You can search it on the Times-Review's Web site if interested.



So, my recollections were right about the old swimming pool down below the house?? I posted about it here early on, and somebody else was doubtful that there had been a pool. I am remembering things from 50 years ago, so who knows? I looked at an aerial of the hillside with the new Bing browser (very cool overhead views available on that site by the way), and it looks like there is still an old unused pool languishing in ruins beneath what I guess is the newly restored house.

#32 waywr

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Posted 08 January 2010 - 03:40 PM

Yep. The pool is about halfway up the hill, as is the tennis court. We used to sneak up there and poke around occasionally back in the early 80s. Seems like it was a pretty well known site/destination for high school/TCU kids back then.
A friend of mine, a couple of years older, told me about it. Said him and his frat buddies used to go up there, sneak into the zoo etc.
Didn't know the murder story until I saw it here. Never knew who lived there, but figured it was older people for some reason.
I do remember we drove by the front of the house a couple of times just to see what it looked like. One time, was a group of older people in the gazebo in front of the house, having a party or get together.
Asked a buddy of mine the other day if he remembered that too and he said he did.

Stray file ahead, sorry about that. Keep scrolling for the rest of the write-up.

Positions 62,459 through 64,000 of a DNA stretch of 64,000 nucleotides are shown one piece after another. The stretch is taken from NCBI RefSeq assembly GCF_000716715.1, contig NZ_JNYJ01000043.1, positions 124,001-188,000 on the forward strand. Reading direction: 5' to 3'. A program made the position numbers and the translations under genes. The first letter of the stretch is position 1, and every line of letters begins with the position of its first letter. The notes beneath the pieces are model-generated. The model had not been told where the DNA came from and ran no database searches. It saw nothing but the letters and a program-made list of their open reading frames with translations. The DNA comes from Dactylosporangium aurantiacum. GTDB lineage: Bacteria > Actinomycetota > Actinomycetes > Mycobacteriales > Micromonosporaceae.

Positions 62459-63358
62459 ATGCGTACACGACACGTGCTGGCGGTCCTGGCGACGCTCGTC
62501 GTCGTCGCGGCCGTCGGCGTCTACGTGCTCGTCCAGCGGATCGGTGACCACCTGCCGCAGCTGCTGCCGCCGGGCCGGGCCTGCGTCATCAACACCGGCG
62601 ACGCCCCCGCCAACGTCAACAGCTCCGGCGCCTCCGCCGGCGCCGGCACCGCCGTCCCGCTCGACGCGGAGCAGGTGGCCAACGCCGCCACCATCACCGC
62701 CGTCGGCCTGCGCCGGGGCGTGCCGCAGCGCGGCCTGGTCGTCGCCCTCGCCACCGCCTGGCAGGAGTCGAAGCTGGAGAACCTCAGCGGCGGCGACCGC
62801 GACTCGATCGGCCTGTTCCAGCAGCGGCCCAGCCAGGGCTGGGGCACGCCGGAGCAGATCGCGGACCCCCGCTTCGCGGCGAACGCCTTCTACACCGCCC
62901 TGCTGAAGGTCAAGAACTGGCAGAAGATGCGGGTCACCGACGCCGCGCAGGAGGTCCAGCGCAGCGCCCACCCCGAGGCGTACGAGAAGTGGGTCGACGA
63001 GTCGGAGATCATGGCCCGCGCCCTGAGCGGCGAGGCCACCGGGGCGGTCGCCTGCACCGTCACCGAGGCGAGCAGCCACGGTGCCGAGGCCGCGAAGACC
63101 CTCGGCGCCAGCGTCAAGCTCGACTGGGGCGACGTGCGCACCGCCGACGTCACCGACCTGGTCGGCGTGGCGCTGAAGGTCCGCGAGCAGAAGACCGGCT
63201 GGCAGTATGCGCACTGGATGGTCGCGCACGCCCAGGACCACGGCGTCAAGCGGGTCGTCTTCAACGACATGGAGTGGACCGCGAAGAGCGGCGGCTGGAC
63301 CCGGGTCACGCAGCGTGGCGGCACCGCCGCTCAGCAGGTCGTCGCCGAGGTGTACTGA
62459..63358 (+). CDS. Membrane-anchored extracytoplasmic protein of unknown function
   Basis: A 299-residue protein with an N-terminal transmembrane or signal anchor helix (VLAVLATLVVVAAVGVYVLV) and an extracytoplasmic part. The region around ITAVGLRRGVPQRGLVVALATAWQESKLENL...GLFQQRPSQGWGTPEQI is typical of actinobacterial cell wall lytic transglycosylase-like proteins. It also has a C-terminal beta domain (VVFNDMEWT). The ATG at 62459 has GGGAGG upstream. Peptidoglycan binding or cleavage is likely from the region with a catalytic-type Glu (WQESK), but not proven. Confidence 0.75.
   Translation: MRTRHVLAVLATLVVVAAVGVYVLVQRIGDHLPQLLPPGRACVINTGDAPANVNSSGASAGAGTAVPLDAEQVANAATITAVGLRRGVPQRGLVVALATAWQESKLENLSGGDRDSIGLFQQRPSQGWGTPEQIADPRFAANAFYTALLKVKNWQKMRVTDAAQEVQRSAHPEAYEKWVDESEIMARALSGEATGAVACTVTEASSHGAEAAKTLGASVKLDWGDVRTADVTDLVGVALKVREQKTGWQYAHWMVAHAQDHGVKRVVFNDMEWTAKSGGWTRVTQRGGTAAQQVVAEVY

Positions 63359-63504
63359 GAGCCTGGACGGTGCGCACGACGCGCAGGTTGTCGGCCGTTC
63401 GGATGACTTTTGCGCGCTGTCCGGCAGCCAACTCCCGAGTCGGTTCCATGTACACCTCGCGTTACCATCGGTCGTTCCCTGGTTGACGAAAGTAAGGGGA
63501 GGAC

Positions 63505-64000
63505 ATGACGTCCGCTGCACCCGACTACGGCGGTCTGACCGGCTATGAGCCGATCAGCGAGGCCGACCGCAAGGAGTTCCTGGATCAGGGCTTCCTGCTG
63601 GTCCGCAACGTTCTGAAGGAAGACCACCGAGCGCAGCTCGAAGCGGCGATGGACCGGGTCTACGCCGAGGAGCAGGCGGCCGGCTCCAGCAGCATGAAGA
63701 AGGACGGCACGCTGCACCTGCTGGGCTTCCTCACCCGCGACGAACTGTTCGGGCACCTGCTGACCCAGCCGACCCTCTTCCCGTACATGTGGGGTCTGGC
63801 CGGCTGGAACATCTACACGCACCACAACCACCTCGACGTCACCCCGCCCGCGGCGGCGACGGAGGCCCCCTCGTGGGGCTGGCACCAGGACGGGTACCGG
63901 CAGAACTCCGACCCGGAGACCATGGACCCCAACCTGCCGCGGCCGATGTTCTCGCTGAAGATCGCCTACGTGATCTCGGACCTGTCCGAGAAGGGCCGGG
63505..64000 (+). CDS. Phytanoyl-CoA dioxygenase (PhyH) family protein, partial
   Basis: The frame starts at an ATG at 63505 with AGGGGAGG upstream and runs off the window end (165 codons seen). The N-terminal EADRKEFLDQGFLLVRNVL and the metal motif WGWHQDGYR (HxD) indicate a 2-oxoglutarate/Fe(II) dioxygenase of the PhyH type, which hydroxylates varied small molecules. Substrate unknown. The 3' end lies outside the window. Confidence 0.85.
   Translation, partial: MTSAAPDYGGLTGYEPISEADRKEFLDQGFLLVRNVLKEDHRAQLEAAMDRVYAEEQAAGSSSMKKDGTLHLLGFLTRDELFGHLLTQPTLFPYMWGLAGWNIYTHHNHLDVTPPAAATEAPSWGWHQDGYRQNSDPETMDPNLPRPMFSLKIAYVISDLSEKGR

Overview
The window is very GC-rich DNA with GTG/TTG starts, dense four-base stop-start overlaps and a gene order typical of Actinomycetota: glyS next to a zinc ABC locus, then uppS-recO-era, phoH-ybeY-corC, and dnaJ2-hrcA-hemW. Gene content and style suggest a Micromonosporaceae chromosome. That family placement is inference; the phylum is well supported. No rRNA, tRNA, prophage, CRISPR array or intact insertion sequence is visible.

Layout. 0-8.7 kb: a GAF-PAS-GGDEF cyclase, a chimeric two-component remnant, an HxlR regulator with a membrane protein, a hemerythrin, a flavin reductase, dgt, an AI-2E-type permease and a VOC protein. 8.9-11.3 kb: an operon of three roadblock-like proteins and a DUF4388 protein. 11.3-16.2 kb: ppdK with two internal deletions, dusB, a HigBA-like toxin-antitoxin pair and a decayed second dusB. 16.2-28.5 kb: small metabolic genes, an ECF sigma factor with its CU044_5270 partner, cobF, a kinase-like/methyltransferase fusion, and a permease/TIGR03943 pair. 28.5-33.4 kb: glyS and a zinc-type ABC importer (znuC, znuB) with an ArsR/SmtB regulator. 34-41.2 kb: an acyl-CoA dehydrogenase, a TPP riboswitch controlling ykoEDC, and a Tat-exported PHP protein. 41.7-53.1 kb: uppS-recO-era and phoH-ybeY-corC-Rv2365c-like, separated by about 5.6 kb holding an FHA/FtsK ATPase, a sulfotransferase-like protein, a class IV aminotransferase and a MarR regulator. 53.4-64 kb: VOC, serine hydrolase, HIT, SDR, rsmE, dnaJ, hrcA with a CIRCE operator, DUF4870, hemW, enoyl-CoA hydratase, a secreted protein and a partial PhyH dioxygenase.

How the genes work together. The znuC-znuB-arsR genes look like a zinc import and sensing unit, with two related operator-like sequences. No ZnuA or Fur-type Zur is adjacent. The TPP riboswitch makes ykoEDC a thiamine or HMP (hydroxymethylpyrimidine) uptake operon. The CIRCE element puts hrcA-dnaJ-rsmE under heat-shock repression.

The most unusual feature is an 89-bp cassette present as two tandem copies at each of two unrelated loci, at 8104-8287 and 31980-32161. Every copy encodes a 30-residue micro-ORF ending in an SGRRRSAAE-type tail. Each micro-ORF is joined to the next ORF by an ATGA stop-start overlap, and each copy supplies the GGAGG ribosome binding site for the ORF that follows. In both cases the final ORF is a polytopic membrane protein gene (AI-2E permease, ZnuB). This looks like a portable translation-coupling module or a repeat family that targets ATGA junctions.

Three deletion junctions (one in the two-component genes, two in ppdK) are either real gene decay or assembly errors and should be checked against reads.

I remember the tennis court, left of the pool, was pretty busted up. The pool, which was empty, was old, and bigger than most pools usually found in homes, if I remember correctly. Had a high dive board, which was in rotten shape, looked like it would break if you stepped on it.

#33 austlar

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Posted 09 January 2010 - 09:25 PM

QUOTE (waywr @ Jan 8 2010, 03:40 PM) <{POST_SNAPBACK}>
Yep. The pool is about halfway up the hill, as is the tennis court. We used to sneak up there and poke around occasionally back in the early 80s. Seems like it was a pretty well known site/destination for high school/TCU kids back then.
A friend of mine, a couple of years older, told me about it. Said him and his frat buddies used to go up there, sneak into the zoo etc.
Didn't know the murder story until I saw it here. Never knew who lived there, but figured it was older people for some reason.
I do remember we drove by the front of the house a couple of times just to see what it looked like. One time, was a group of older people in the gazebo in front of the house, having a party or get together.
Asked a buddy of mine the other day if he remembered that too and he said he did.
I remember the tennis court, left of the pool, was pretty busted up. The pool, which was empty, was old, and bigger than most pools usually found in homes, if I remember correctly. Had a high dive board, which was in rotten shape, looked like it would break if you stepped on it.


Thank you for validating my memories from around 1953 or 54. It has bugged me since I first posted about this house that maybe there had NOT been a pool or tennis courts, maybe it was just my overworked imagination. How nice to know that it was all for real pretty much the was I remembered it.

#34 David Love

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Posted 10 January 2010 - 05:29 PM

Anyone have any current or past photos of this place?